Certificates Of Deposit

Supercharge your emergency fund

Certificates of deposit (CDs) are short- to mid-term instruments that pay an agreed rate of return in exchange for holding for an agreed term. CD rates paid are generally half a percent higher than the money market fund or money market account. For some this is the deciding factor in purchasing. Unlike money market funds, CDs insure clients' money up to $100,000 through the FDIC.

Most certificates of deposit charge a penalty for early redemption. If the goal of your emergency fund is to provide immediate cash in the event of a job loss or medical illness, CDs are not an appropriate investment since terms are longer than thirty days. If you are serious about an emergency fund, then the certificate of deposit isn't for you.

This type of interest-bearing vehicle is useful when looking to produce a reliable stream of income. Most professionals recommend that clients "ladder" their certificates of deposit so that they take advantage of long-term interest rates while ensuring a certain amount comes due each year in the short term. The best way to do this is to buy three-year, two-year and one-year certificates of deposit and as the terms mature, reinvest the proceeds in three-year terms. This way you earn mid-term rates but maintain some short-term flexibility. It's best to consult with a professional if you're unsure how to make this happen.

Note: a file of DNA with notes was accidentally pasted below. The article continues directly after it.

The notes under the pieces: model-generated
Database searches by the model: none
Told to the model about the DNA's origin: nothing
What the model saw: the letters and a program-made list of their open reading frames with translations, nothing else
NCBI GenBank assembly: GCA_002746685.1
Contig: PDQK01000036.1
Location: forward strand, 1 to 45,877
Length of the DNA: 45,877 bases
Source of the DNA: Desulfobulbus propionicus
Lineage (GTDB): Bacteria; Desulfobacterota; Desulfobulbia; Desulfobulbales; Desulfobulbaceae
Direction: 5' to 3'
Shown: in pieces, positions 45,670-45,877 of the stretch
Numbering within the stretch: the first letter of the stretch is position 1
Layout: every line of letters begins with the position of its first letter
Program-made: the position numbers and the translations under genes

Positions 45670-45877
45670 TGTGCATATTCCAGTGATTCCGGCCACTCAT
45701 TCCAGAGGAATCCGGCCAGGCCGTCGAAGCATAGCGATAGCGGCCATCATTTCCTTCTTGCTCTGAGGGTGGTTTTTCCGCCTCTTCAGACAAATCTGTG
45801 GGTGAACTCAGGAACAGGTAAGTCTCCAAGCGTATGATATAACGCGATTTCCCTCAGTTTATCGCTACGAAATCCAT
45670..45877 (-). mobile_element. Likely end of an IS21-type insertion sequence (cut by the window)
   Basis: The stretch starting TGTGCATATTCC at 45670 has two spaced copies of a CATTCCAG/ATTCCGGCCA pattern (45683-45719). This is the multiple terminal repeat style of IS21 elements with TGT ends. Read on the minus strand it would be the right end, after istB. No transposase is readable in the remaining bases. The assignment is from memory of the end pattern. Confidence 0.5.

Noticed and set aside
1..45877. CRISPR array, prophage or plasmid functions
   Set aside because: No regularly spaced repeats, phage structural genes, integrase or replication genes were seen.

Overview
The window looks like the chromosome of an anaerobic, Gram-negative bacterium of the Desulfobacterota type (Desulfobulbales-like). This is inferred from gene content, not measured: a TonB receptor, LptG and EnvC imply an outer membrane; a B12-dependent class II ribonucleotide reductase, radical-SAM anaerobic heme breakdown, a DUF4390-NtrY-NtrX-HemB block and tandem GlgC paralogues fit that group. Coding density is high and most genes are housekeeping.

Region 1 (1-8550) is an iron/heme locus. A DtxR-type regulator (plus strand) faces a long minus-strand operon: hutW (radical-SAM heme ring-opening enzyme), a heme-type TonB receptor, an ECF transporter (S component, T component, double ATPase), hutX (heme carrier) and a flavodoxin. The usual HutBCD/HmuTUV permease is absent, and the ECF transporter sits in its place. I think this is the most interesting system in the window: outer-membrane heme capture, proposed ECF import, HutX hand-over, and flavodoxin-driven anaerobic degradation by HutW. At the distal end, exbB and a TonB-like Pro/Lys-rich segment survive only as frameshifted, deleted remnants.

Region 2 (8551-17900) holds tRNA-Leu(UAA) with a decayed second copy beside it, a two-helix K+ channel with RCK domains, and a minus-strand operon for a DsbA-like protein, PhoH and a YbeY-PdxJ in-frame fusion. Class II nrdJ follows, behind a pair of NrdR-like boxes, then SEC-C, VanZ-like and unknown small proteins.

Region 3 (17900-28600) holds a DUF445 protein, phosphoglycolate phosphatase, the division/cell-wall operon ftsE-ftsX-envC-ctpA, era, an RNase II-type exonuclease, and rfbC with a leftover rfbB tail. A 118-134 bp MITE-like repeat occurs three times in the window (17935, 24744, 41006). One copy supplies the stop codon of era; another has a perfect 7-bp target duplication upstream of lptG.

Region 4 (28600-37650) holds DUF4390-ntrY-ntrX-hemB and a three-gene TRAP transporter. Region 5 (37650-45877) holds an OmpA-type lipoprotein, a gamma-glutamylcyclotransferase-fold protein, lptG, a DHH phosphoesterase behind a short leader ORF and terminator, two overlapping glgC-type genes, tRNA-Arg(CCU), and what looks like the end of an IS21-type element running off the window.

The following is a checklist of things to look for when purchasing certificates of deposit:

  • When does it mature? The last thing you want is to own a 15-year certificate of deposit when you'll need the funds in five.
  • Does it have any call features? The issuer of the CD can establish a date when they can repay the funds to you. At that point, you'll need to find another CD.
  • Who is the issuer? It makes a difference. If you already have CDs with a particular institution, you want to make sure that amount does not exceed $100,000. If it does, you've left your funds uninsured.
  • Understand the penalties for early withdrawal. They can be substantial, so take them into consideration before purchasing.
  • Make sure you understand the rate of interest paid. CD rates often depend on the amount of your deposit. The more you deposit, the better the interest rate will be. In order to get an advertised CD rate, you often have to meet a minimum deposit amount. Many people end up earning something other than what they expected by making an assumption. Read the paperwork thoroughly and if you're uncertain, don't hesitate to ask for clarification.

If you have a very large sum of money to invest, a jumbo CD is a wise option to consider. The minimum deposit for a jumbo CD is usually over $1 million, and the interest rates are correspondingly larger. Jumbo CD rates are often above 5%, and the interest may be compounded quarterly or monthly depending on the institution. These CDs are usually bought by businesses or corporations looking for low-risk investment vehicles.

Certificates of deposit are a useful fixed-income investment but make little sense for your emergency fund. A rule to live by: if you can't get your hands on your money within a week, it's not suitable for your emergency fund.

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